The National Assembly will therefore have voted in favor of strengthening the prerequisites for companies in the crypto sector that would like to benefit from PSAN registration in France. We interviewed Faustine Fleuret, the president of Adan, to better understand the challenges of this law and what it implies for the development of cryptocurrencies in France.
The National Assembly supports the strengthening of the PSAN registration
Yesterday, Tuesday, February 28, the National Assembly has agreed to vote in favor of a tightening of the rules allowing to allocate to a crypto company the precious Digital Asset Service Provider (DSP) status to operate on national soil.
The law, voted 109 to 71, will require companies wishing to register with the Autorité des marchés financiers (AMF) to show more transparency with regard to certain criteriain particular by presenting an internal conflict management policy, an ability to defend oneself in the event of a cyberattack or by ensuring that communication is not misleading and clear.
The said law must still pass through the hands of the President of the Republic Emmanuel Macron before being validated within a maximum period of 15 days. In the event that the latter is not approved by the Head of State, it will be returned to the National Assembly.
Moreover, beyond the change of pure legislative framework, it should also be noted that this reinforcement would apply from the month of July (and would therefore concern any new company wishing to benefit from the PSAN registration) if it were to receive its final approval, instead of the start of the year 2024 initially mentioned.
Nevertheless, companies already benefiting from registration as a PSAN with the AMF (about sixty) will not observe any change concerning them and will continue to benefit from the transition period relating to the MiCA regulationthe entry into force of which is envisaged for 2026.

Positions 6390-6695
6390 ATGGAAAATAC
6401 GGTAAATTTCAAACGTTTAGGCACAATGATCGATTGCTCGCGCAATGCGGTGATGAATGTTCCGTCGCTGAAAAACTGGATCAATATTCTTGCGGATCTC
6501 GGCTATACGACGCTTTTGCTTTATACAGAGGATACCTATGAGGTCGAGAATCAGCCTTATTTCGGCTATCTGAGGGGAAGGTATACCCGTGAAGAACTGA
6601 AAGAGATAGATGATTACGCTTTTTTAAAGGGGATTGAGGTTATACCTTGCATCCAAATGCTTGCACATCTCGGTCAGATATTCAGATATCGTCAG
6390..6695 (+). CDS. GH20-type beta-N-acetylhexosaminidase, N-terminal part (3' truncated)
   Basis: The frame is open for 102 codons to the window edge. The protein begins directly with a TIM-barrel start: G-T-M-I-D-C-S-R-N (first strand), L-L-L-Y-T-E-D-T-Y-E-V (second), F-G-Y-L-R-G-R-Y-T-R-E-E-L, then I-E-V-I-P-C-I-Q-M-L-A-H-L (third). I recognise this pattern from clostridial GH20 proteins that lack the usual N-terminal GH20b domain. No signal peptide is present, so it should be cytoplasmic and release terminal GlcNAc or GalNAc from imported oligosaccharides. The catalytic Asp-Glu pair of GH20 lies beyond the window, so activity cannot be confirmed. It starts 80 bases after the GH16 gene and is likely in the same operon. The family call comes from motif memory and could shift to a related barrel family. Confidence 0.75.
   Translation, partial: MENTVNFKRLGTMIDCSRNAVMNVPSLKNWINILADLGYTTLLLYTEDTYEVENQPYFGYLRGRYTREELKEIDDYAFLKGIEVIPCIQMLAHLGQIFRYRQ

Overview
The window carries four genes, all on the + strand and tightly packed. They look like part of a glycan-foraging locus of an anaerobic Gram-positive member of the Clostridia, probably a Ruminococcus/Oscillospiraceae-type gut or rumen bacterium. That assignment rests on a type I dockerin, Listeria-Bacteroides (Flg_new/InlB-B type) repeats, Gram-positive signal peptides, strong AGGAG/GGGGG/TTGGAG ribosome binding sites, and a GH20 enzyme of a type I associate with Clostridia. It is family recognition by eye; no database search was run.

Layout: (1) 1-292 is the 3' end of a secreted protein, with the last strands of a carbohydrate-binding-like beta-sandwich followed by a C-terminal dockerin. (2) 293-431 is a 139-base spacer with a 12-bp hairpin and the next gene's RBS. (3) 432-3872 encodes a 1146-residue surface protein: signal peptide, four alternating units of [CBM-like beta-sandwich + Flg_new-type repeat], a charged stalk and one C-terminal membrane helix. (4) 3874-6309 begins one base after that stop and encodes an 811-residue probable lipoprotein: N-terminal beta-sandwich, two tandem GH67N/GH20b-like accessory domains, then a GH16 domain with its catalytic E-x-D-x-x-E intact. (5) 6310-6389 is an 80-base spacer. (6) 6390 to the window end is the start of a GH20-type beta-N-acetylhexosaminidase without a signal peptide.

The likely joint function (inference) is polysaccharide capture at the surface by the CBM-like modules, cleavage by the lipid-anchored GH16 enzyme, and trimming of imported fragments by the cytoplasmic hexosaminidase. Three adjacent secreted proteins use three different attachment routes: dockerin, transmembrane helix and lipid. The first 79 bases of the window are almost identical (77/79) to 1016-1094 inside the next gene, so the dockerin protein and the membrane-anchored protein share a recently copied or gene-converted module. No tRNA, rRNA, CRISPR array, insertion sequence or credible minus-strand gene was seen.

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A happy medium that is hard to find
The Legislative Assembly struggles to agree on an appropriate framework for the crypto ecosystem, although it has already shown itself capable of letting it breathe from time to time. Let us recall in this respect that the centrist senator Hervé Maurey had tried to introduce an amendment aimed at making PSAN certification compulsory for unregistered service providers, with entry into force scheduled for October 2023.
A proposal that was fortunately quickly discarded thanks to the efforts of the Association for Digital Development (Adan) and other players in the ecosystem, who joined forces to demonstrate how catastrophic such a measure would be – not to mention not to say fatal – for the crypto community in France.
It was following these dialogues that the PSAN reinforcement ended up being reinforced, although its entry into force was not initially envisaged for the month of July.
In order to better understand what is at stake in this law and assess its impact on the development of companies in the crypto sector in France, we interviewed Faustine Fleuret, the president of Adan, in order to ask her a few questions.
Let’s start with the positive: companies wishing to register as a PSAN will therefore not have to bother with the mandatory approval, although said registration is considerably reinforced. How do you welcome this news?
Faustine Fleuret : Indeed, strengthening the registration of new PSANs is proving to be a more favorable alternative to the profession, in comparison with the acceleration of compulsory certification in France which was considered for a time. Aside from the rules relating to cybersecurity, the requirements that make registration more cumbersome are pragmatic and achievable in an accelerated schedule, including for young structures. In particular, the obligation to obtain professional liability insurance – almost non-existent products today – has been waived, this still leaving time to resolve this pitfall by the entry into force of MiCA in 2024.
These additional requirements also come directly from MiCA, which will advance the players in their compliance with European regulations. Finally, the impact of reinforced registration will be more limited (but nevertheless real) than that of compulsory authorization on the workload of the authorities (therefore the deadlines for examining files), regulatory uncertainty (therefore the roadmap of the PSANs that must register) and the attractiveness of France for foreign players seeking to establish themselves in the EU.